Researchers say that diabetes should be categorized into five types, rather than two.


eMediNexus    03 March 2018

The research was led by Prof. Leif Groop, of the Lund University Diabetes Centre in Sweden and the Institute for Molecular Medicine Finland in Helsinki.

Excluding gestational diabetes — diabetes that develops during pregnancy — there are two main types: type 1 and type 2.

In type 1 diabetes, the beta cells of the pancreas — which produce insulin, the hormone that regulates blood sugar levels — are mistakingly attacked and destroyed by the immune system.

Type 2 diabetes is the most common form, accounting for around 90–95 percent of all cases. This occurs when the bodys cells stop responding to insulin, or the beta cells are unable to produce sufficient amounts of the hormone.

The heterogeneity of diabetes

The presence of such autoantibodies is an indicator of type 1 diabetes. If a person does not have these autoantibodies, they are considered to have type 2 diabetes.

But, as Prof. Groop and colleagues note, the classification guidelines for diabetes have not been updated for 20 years — despite increasing evidence that diabetes has high heterogeneity.

Prof. Groop and his team say that a "refined classification" of diabetes based on its heterogeneity could help healthcare professionals better predict which individuals are most likely to develop complications and allow a more personalized approach to treatment.

In their study, the researchers propose that diabetes should no longer be categorized as two types. Instead, they say that the condition should be classified into five distinct types.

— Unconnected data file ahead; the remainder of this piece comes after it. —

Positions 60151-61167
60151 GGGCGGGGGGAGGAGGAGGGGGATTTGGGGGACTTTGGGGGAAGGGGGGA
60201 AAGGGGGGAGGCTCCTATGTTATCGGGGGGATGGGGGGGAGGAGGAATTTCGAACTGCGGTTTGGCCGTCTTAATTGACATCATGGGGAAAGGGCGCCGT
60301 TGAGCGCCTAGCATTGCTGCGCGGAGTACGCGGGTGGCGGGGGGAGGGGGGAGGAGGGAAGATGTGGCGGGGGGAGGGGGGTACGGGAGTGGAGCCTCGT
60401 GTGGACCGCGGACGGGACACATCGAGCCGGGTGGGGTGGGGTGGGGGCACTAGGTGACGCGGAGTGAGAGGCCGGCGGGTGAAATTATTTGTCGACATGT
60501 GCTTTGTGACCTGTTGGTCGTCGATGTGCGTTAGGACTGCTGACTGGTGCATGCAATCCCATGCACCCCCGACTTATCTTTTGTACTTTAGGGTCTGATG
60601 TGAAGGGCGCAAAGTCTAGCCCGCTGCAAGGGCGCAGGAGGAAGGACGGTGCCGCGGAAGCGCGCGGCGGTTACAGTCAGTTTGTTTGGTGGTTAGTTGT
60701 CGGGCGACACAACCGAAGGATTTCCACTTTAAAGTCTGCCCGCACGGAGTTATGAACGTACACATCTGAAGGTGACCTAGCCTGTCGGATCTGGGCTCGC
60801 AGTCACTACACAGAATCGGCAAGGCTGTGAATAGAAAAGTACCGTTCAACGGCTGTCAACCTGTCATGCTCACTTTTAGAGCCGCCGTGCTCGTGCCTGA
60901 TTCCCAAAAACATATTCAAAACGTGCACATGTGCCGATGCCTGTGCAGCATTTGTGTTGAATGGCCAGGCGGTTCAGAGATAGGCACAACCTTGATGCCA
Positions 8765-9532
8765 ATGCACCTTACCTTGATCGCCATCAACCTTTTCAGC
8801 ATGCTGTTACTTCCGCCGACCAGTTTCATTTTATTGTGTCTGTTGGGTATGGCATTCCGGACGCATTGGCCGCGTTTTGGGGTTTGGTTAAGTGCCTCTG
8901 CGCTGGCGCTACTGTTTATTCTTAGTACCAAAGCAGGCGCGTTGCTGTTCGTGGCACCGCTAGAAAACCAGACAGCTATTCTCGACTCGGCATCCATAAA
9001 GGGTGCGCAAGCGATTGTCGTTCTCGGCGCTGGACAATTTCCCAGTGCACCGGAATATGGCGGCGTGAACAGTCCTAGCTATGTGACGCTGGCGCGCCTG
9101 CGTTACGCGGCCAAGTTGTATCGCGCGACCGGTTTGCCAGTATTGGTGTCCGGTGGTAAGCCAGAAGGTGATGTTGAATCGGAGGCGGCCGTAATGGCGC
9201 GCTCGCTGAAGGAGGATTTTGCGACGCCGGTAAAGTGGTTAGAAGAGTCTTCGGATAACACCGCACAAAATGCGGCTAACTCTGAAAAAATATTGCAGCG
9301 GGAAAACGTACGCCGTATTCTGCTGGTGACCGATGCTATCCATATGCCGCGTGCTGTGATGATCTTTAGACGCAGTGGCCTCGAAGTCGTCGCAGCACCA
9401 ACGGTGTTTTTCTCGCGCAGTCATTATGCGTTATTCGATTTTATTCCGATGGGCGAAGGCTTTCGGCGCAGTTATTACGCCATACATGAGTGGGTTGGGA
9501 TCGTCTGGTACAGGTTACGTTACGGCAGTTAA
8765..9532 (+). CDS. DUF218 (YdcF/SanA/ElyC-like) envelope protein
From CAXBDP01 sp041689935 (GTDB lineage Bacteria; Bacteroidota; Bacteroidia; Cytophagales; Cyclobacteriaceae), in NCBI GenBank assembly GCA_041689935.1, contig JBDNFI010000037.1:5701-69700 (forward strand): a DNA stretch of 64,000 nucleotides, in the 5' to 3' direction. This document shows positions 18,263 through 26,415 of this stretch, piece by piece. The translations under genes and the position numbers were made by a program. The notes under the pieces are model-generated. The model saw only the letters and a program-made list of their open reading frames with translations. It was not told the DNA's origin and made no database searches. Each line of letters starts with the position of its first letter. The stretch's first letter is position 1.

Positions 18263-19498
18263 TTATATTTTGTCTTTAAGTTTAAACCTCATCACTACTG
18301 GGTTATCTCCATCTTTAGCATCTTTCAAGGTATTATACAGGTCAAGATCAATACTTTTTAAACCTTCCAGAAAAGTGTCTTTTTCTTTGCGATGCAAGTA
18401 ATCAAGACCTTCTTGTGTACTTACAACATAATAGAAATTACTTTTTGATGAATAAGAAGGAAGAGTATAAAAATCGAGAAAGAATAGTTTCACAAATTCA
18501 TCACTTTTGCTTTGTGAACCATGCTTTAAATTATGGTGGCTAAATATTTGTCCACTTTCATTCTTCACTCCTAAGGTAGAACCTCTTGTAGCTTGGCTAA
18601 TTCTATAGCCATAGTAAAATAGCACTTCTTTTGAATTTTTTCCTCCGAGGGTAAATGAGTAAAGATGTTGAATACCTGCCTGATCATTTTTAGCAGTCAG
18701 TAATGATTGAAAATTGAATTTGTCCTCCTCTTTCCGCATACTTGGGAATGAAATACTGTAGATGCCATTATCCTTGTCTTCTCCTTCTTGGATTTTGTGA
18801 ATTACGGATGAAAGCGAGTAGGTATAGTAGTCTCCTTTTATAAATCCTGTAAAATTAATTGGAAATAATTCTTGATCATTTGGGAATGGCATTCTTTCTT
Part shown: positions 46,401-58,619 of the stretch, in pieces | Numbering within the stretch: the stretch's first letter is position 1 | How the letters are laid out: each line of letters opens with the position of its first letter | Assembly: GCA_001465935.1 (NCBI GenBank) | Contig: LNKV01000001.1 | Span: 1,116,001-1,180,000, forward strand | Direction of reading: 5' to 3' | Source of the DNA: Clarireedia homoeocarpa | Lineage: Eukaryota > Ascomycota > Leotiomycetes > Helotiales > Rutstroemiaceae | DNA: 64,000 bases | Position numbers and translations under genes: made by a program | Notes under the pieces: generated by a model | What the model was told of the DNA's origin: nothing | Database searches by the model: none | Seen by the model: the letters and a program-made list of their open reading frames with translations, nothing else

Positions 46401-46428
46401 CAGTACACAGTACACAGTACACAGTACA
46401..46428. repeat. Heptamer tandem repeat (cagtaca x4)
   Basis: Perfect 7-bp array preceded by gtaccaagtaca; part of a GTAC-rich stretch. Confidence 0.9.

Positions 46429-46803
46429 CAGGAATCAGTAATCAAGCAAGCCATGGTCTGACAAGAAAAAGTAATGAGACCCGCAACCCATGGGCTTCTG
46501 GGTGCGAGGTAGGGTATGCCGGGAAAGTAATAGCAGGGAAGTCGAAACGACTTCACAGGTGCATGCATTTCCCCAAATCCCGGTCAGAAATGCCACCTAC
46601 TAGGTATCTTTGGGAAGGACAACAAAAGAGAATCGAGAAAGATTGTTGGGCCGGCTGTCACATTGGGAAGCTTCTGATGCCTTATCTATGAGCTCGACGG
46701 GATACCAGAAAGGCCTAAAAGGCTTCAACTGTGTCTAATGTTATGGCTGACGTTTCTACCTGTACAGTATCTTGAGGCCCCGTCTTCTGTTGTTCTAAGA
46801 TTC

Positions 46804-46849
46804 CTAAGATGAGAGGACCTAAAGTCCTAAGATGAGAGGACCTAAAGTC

The researchers came to their proposal by analyzing the data of four study cohorts. These included a total of 14,775 adults from Sweden and Finland, all of whom had been newly diagnosed with diabetes.

As part of the analysis, the scientists looked at six measures in each subject that each represent different features of diabetes.

These measures were: body mass index (BMI); age at diabetes diagnosis; hemoglobin A1C (HbA1C), a measure of long-term blood sugar control; beta cell functioning; insulin resistance; and the presence of diabetes-related autoantibodies.

As well as conducting genetic analyses of the participants, the researchers also compared their disease progression, complications, and treatment.

The study revealed five distinct forms of diabetes, three of which were severe and two that were mild. The team categorized these as follows:Cluster 1: severe autoimmune diabetes (currently known as type 1 diabetes), characterized by insulin deficiency and the presence of autoantibodies. This was identified in 6–15 percent of subjects.Cluster 2: severe insulin-deficient diabetes, characterized by younger age, insulin deficiency, and poor metabolic control, but no autoantibodies. This was identified in 9–20 percent of subjects.Cluster 3: severe insulin-resistant diabetes, characterized by severe insulin resistance and a significantly higher risk of kidney disease. This was identified in 11–17 percent of subjects.Cluster 4: mild obesity-related diabetes, most common in obese individuals. This affected 18–23 percent of subjects.Cluster 5: mild age-related diabetes, most common in elderly individuals. This was the most common form, affecting 39–47 percent of subjects.

The researchers note that each of these five types "were also genetically distinct," meaning that there were no genetic mutations that were shared across all five clusters.Just 42 percent of patients in cluster 1 and 29 percent of patients in cluster 2 received insulin therapy from the point of disease onset. [Medicalnewstoday]

[The Lancet Diabetes & Endocrinology.]

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